- Relevance: High. Any opportunity to examine a significant moment in history can prompt meaningful discussion between parents and older teenagers.
- Opportunity for Dialogue: High. Even though the movie contains as much content as a course in school, its rich entertainment will give you and your older teenagers a lot to talk about.
Vice is rated R for language and some violent images. The film runs 2 hours, 12 minutes, and opens Dec. 25 at area theaters. 5 Popcorn Buckets.
The Big Short hits a comic bulls-eye
Adam McKay, as he proves with Vice, has a wicked way to relive history.
And, while the economic meltdown of 2008 was no laughing matter, McKay’s The Big Short chuckles at the impact of the event and the absurdity of its secrets. As if dissecting the layers of disease, the film dares to explore what can happen when greed overwhelms common sense. And because the movie never takes itself too seriously, while fully respecting the subject matter, it makes the realities of the situation all the more frightening.
The Big Short works as a comedy because of its integrity as a drama. The screenplay by Adam McKay and Charles Randolph — based on the book by Michael Lewis — contains enough factual information to fill an economics class. But, don’t worry, there’s no test during the final credits. While the movie offers a lot of lessons about how sub-prime mortgages killed the housing market and almost destroyed the economy, it never plays as a lecture. Director McKay, who is best known for Anchorman and Talladega Nights, fills the film with so much entertaining energy that we don’t realize how much we learn. Yes, he covers all the basics of why meltdowns happen, and packages these details into short, creative segments featuring such guest stars as Selena Gomez and Margot Robbie. And, yes, he examines, in detail, what may have caused the meltdown, who was most harmed, how far its devastation would reach, and how some people made money by predicting the right things in the right places at the right times. But his movie makes us laugh because McKay never forgets we’re in a theater, not a classroom.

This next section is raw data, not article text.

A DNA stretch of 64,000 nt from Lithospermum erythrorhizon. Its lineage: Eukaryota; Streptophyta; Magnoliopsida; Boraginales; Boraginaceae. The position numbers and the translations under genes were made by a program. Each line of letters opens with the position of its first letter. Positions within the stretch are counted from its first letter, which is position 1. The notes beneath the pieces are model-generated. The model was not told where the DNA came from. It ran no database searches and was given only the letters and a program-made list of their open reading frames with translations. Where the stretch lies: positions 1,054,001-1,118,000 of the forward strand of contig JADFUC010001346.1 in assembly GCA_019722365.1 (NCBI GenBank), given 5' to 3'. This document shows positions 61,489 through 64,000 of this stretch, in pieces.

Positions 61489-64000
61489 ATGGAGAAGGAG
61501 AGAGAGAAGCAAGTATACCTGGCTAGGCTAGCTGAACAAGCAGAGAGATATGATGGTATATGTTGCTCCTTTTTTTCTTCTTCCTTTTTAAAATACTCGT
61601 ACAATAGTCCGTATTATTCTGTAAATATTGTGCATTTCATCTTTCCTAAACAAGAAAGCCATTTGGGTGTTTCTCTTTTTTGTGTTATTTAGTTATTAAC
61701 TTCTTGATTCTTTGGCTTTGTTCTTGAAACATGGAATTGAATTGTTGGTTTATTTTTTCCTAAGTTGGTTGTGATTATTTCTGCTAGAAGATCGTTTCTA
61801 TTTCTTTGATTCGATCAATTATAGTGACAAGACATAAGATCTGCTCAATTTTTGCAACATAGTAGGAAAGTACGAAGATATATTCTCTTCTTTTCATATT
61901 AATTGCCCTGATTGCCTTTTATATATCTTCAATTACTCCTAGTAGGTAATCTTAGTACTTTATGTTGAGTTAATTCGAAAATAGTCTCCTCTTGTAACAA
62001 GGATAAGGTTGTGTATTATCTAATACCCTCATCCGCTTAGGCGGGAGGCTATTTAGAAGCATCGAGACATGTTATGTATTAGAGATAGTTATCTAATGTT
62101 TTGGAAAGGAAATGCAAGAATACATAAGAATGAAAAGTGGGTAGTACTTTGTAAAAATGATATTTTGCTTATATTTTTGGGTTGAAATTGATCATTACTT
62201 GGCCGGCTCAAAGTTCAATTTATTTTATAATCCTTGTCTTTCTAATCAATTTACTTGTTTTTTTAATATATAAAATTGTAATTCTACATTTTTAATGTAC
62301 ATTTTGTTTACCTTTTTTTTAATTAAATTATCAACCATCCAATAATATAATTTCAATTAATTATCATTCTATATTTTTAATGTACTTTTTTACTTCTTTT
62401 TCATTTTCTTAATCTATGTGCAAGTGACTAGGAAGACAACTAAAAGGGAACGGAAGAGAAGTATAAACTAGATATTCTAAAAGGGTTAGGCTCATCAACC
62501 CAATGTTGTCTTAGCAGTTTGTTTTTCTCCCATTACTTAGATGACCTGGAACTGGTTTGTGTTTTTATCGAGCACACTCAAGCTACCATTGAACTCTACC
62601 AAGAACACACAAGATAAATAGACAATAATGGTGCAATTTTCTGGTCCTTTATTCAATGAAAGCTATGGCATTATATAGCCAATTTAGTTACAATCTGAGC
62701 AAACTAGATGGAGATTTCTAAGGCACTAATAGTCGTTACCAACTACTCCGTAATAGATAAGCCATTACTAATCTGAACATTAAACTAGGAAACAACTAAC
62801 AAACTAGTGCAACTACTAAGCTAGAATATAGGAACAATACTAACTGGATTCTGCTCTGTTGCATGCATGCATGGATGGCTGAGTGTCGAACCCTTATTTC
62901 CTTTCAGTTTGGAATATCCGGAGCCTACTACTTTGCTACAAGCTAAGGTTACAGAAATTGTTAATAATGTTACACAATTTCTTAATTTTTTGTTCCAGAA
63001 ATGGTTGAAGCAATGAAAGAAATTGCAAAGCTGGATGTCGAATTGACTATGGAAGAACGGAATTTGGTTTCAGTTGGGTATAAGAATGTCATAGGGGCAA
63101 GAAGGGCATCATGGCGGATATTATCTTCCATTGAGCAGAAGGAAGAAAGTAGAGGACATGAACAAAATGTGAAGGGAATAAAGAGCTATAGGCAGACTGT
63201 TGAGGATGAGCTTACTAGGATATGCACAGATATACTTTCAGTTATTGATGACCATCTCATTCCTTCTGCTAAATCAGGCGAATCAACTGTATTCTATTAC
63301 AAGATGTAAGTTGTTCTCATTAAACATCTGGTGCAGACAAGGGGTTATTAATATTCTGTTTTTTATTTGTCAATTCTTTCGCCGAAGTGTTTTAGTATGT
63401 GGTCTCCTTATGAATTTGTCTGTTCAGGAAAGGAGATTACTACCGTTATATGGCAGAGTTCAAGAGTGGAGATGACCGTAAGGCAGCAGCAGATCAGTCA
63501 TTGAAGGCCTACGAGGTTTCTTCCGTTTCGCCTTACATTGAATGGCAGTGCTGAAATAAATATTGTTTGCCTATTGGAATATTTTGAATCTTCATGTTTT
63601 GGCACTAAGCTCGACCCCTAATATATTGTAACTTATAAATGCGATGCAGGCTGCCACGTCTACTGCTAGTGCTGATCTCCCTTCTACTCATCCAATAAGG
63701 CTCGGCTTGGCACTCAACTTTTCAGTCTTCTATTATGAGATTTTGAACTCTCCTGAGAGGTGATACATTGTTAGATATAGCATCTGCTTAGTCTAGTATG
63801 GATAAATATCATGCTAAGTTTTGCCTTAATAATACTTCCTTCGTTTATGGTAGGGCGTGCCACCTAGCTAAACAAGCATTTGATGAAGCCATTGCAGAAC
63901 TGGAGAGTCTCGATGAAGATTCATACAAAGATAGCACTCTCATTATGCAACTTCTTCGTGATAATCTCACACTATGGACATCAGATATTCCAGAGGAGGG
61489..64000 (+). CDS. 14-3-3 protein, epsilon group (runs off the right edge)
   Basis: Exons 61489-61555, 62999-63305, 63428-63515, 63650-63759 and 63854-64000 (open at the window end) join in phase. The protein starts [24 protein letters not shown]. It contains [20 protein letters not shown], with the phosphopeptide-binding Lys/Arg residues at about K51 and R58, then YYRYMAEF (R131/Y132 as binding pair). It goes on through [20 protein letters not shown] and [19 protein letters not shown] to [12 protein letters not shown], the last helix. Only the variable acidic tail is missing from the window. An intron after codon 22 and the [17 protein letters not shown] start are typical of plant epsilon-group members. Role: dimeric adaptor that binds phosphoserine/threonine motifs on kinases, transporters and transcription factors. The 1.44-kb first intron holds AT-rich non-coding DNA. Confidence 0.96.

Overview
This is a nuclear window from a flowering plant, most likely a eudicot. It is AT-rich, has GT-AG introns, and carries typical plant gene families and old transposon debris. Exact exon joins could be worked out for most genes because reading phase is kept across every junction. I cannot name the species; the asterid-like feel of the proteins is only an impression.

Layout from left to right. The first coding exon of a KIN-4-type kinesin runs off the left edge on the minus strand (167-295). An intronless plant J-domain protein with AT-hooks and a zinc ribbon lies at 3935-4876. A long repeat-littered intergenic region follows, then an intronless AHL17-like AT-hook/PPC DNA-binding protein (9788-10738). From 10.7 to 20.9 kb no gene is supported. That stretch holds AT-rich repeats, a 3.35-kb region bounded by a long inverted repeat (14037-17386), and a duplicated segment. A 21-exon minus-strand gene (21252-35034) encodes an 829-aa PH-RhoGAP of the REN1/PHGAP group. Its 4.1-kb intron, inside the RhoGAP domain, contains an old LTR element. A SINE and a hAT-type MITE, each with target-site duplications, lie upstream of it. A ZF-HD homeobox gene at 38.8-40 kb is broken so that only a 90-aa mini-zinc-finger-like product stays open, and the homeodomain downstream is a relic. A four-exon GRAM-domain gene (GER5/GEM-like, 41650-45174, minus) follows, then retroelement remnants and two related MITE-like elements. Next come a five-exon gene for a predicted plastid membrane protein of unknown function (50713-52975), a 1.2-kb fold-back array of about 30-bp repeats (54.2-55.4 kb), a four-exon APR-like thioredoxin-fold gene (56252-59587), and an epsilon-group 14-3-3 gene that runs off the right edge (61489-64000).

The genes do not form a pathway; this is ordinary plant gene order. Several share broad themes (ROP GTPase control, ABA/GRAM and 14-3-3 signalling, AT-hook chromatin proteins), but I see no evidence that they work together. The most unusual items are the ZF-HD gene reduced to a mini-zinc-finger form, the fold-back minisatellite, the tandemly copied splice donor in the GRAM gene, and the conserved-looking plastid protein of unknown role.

The Big Short’s ultimate secret may be how McKay and Randolph put character over content. Rather than try to tell the entire story of the meltdown, they focus on a how a few clever people predict and react. And, instead of starting with traditional explanations of the background, their story starts in the middle of a conversation between eccentric financial brains. Christian Bale fascinates as the eccentric genius —blind in one eye and suffering from Asperger’s syndrome — who predicts how the housing bubble will burst after he digs through thousands of real estate transactions. Steve Carrell follows his Oscar-nominated work in Foxcatcher with a devastating take on a hedge fund manager who delights at demise while sporting bad hair. John Magaro and Finn Wittrock delight as eager young investors who see potential in the crisis and wait for guidance from mentor Brad Pitt. And Ryan Gosling engages as a greedy banker who provides the narrative continuity. While we get to know how these men think, the film doesn’t explore their personal lives. These smartest guys in the room actually work. And they emerge as symbols of a system so filled with greed that it can’t contain the reach of its ambition.
What makes The Big Short last is how McKay and his cast respect the severity of the issues while making the most of how they can entertain. No degree in finance is required to find this film fascinating. The Big Short is, simply, a movie for people who love movies. And you’ll learn something, too.
The Big Short is rated R for “pervasive language and some sexuality/nudity.” The film runs 130 minutes.